As noted, rollers 40 protrude from the platen support surface 28 and thus provide rolling support for the belt 20 as it is driven across the platen. A preferred embodiment of the belt is formed of a stainless steel alloy, commonly known as Invar 36, having a thickness of about 0.125 mm or less. The belt 20 is perforated away from its margins 51 (FIGS. 2 and 3) with small holes 52. The holes have a diameter of 0.5 mm or less and are spaced such that the belt surface has a porosity of about 50%. Thus, as will be explained more below, vacuum pressure communicated to the underside 46 of the belt 20 is readily communicated to the paper 36 carried by the belt.
Other belt configurations are contemplated. For instance, a sheet of polyimide, such as DuPont's Kapton material, would suffice. Such a material could be formed into a very thin belt (for example, 0.05 mm) and would permit the use of smaller diameter drive and tension rollers 22, 24 because of the relatively high flexibility of this material as compared to steel.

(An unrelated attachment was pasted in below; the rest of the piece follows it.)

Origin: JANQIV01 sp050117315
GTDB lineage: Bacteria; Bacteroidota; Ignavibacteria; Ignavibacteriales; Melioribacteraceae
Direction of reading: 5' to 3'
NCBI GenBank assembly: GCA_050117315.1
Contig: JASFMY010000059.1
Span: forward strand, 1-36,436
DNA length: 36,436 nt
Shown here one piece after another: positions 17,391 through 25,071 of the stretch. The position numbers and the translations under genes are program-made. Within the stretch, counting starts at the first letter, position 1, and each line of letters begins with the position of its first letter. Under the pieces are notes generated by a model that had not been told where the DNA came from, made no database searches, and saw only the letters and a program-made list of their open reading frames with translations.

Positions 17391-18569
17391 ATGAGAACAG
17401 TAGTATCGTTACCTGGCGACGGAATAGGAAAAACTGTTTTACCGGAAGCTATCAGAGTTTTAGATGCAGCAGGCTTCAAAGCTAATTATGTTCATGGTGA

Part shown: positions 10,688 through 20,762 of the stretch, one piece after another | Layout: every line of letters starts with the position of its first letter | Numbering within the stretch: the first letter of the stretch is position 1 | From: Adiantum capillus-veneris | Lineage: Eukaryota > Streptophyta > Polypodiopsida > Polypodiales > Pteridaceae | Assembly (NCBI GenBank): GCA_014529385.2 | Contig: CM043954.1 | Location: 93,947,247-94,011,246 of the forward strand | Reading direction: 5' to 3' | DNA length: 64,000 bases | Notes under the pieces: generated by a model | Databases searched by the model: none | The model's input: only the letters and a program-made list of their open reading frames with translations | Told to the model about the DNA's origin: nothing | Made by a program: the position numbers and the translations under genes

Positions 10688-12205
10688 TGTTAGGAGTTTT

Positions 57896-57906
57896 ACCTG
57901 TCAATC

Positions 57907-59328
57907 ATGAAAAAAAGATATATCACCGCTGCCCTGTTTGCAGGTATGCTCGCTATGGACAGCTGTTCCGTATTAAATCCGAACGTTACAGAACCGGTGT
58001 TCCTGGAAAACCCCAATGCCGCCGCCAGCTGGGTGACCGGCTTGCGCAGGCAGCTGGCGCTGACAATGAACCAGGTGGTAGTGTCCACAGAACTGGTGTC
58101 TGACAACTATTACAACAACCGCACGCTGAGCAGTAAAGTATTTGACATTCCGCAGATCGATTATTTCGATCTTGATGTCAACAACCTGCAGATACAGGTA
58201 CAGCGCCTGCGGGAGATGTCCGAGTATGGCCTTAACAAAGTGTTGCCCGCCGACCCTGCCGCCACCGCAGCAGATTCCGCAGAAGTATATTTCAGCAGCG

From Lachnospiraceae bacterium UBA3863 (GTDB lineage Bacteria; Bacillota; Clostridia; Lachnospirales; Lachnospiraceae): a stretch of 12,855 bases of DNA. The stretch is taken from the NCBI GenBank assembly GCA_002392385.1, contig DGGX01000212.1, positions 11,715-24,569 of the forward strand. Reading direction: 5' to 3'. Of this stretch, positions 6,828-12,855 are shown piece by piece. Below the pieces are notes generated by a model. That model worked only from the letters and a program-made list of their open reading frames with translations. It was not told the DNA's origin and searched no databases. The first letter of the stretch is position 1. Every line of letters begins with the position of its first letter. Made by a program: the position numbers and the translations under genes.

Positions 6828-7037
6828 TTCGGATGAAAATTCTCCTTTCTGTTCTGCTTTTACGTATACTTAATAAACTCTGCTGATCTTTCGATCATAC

The rollers 40 that support the belt 20 are arranged to ensure that the transport surface 26 of the belt remains planar as it moves across the platen support surface 28. That is, the belt is supported so that it will not sag or otherwise deform from the force developed by the application of vacuum pressure to the belt underside and the paper that the belt carries. In a preferred embodiment, the rollers 40 are spaced apart (top to bottom in FIG. 2) by no more than 8 mm.